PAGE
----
Wednesday, August 12, 2009

November 8, 1968 One issue of LIFE Magazine, two different covers. Spinning the election?

As a daily reader of the New York Times, I’ve watched the home delivery issue get thinner and thinner, while at the same time the paper’s news stories play up conflict throughout the world. It is as if the imploding world of the mainstream media needs the planet itself to reflect its disarray. One could cynically argue that if the advertisers would come back to the print media and huckster their goods again, the world might suddenly seem a quieter place.

But desperation makes strange bedfellows. And so the front page of the New York Times Wednesday August 12, 2009, fans the flames by showing a thug waving a piece of paper, Joe McCarthy like, at Senator Arlen Spector of Pennsylvania.

At moneyblows books and music, we are constantly reminded of nothing new under the sun. By re-arranging the detritus of the 20th century—books, vinyl records, magazines, and other things—we daily affirm that tired maxim of “history repeats itself.”

From the 1930s onward, LIFE Magazine was a flagship of the Time-Life media empire, a weekly magazine with dramatic photographs that drove home many world events in dramatic pictorials. They really excelled during wars, especially with photographers such as Larry Burrows who risked life and limb--- and died in 1971 covering the war in Laos for the magazine.

But, by 1971, LIFE Magazine was a dead man walking. The phrase wasn’t used, but “pull the plug on grandma” was the thinking of its owners, and morale within the magazine’s ivory towers had never been lower.

During the election campaign of 1968— which stands as a major news year in American history— Republicans were doing the same thing they are doing now, attempting to disrupt the efforts of their opposing party. They were not going to let LBJ’s administration end the Vietnam War, and must have been worried (as they are now about Obama’s health care plan) that circumstances might favor the incumbents. They had one strong weapon: the Republican nominee for President, who would use the turmoil to turn the election in his favor.

In its issue of October 11, 1968, the failing LIFE magazine cast its lot with the man who would later disgrace the Office of the Presidency. The writer Brock Brower wrote an article headlined “A Vision of Victory at Last within Reach.” It was a happy talk with Nixon announcing his victory in advance, with nary a hint of how he was playing his “future president” card with foreign governments.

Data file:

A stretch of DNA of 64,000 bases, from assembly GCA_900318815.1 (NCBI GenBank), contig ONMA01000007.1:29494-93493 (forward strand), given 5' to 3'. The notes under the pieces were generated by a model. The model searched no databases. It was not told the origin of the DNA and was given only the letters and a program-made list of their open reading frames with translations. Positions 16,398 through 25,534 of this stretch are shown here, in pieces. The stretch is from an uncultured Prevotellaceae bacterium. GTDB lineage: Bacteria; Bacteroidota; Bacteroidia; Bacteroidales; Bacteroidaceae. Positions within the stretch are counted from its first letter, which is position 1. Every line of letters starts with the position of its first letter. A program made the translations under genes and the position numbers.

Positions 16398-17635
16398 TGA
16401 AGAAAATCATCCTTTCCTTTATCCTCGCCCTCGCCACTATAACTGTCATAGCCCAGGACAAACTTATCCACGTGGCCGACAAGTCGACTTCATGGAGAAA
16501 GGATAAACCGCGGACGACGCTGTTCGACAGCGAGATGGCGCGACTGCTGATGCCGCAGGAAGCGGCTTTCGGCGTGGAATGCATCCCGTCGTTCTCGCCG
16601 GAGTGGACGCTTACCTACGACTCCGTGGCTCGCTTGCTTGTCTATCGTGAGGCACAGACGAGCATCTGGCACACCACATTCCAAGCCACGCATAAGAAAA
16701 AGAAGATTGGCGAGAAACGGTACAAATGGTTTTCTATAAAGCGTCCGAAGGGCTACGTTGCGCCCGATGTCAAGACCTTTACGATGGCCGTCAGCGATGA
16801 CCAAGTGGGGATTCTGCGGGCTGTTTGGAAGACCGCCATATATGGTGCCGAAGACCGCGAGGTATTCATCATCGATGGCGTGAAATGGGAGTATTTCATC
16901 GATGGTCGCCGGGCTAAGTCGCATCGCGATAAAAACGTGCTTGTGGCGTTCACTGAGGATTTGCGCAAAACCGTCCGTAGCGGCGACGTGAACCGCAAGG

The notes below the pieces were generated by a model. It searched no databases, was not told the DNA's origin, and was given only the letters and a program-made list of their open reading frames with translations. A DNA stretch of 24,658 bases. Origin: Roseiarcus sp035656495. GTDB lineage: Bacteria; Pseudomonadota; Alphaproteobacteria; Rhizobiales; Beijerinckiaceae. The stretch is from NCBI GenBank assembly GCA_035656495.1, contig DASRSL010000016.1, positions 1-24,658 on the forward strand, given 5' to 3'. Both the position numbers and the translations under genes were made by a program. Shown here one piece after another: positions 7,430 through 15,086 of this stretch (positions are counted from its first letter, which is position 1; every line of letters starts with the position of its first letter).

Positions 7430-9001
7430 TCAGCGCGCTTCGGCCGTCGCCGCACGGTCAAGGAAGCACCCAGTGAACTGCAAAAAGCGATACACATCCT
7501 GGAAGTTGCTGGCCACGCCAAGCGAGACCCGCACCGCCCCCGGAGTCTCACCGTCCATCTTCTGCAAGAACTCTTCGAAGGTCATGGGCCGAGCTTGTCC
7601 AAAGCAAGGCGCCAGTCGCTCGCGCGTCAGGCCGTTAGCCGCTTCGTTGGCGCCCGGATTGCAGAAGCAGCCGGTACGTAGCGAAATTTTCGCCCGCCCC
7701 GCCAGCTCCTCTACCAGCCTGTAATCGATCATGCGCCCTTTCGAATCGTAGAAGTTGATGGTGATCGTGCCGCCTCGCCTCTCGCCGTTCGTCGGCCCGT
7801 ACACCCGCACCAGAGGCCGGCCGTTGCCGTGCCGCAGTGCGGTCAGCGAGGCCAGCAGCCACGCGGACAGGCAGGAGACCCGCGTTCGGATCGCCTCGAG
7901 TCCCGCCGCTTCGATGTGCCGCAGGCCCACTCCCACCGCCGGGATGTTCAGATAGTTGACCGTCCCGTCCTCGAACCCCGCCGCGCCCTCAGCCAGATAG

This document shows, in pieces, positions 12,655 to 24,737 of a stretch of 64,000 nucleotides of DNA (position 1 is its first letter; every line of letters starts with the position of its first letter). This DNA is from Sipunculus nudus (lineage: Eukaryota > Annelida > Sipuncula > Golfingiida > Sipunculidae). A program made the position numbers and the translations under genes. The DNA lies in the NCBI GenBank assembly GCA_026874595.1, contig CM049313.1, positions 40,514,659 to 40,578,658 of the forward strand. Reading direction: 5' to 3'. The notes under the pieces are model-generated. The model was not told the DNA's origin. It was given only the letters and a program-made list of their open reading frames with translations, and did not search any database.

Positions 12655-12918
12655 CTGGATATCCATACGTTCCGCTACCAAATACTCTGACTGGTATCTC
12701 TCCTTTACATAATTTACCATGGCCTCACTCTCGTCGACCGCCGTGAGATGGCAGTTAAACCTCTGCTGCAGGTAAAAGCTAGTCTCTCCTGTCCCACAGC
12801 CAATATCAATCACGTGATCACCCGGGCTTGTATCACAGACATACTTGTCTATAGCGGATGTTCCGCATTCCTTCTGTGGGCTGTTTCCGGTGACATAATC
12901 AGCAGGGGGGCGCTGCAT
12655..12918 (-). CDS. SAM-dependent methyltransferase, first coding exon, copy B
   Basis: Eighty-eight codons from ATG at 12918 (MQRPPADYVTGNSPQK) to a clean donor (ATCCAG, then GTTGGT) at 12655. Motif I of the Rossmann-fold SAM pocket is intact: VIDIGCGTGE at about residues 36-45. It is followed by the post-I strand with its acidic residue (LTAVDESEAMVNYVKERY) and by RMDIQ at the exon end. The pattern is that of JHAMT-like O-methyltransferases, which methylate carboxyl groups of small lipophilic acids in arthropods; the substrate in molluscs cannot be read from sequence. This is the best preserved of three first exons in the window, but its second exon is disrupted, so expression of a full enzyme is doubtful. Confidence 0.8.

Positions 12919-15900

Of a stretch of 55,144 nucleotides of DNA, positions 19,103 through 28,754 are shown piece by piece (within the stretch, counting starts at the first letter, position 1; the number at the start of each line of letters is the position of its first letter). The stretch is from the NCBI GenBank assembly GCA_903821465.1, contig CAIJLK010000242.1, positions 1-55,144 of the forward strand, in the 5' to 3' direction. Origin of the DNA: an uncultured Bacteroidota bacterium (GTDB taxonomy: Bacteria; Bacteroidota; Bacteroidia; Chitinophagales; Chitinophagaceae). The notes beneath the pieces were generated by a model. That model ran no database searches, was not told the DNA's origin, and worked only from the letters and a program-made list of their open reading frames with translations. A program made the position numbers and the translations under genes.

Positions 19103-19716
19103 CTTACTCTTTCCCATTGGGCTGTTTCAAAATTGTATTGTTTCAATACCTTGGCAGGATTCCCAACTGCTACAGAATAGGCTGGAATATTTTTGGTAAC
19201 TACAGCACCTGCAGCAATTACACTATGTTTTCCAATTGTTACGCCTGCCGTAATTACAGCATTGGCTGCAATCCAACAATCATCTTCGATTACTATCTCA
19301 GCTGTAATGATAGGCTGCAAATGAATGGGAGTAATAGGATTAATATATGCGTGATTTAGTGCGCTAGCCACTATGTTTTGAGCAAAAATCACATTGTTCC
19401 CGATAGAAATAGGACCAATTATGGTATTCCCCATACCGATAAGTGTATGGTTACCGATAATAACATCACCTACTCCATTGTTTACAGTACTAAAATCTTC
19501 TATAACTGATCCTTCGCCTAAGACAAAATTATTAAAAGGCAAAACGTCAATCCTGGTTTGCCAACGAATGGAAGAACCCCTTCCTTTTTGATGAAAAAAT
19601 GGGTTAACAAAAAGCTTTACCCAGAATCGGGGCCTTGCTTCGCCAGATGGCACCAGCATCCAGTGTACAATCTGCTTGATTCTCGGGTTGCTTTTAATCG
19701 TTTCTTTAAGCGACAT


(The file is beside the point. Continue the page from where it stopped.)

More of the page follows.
As Anna Chennault, Henry Kissinger, and John Mitchell worked behind the scenes to complicate LBJ’s efforts, the Paris peace talks were orchestrated to fail, and South Vietnamese president Thieu pulled out of the bombing halt talks. LBJ, reeling from accusations that he was trying to halt the bombing to win the election for Vice President Hubert Humphrey, realized he could not end the war while he was President. His successor Nixon publicly took the high ground while he set up the Democrats for failure.

All this is ancient history by now, until we discovered the two issues of LIFE Magazine that preceded and succeeded the election of Nixon. In the victory issue of November 15th, LIFE reported that on October 30th, the Thieu government of South Vietnam had balked at the peace talks, even though it had approved them the day before. An article called “The Bomb Halt Decision” ends with a surreal photo of three television screen close-ups on LBJ announcing the bombing halt. If a picture is worth a thousand words, these are several thousand words on the President’s Halloween speech announcing a halt to the bombing in North Vietnam. Reading the “fine print” of the article though, the reader realizes that the picture is showing an advance videotape of a speech that was never delivered. The bombing was halted, but without the cooperation of Thieu, who had been negotiating secretly with the incoming Nixon administration. American citizens would never hear the President’s announcement speech. If this is any indication how the desperate media makes its own news, we roll back one week to the issue of November 8.

We have two different LIFE Magazines with that cover date. Orangutan. And Tron.

The issues may be substantially the same, but the covers and contents pages are different in the two issues here at Moneyblows Books & Music. A 12 page photo essay by one of Life’s star photojournalists, Larry Burrows, featured a 12-year old Vietnamese “girl named Tron” who lost the lower half of her right leg to American helicopter fire. Showing the limitations of weekly journalism, the lede (or lead paragraph) of Vol. 65, No. 19 was slightly different in each issue.

In one, it read, “The U.S. and North Vietnam last week came to an agreement. Not much later, Americans went to the polls to choose a President.”

In the other issue, it said, “The U.S. agreed last week to halt all bombing of North Vietnam. Not much later, Americans went to the polls to choose a President.”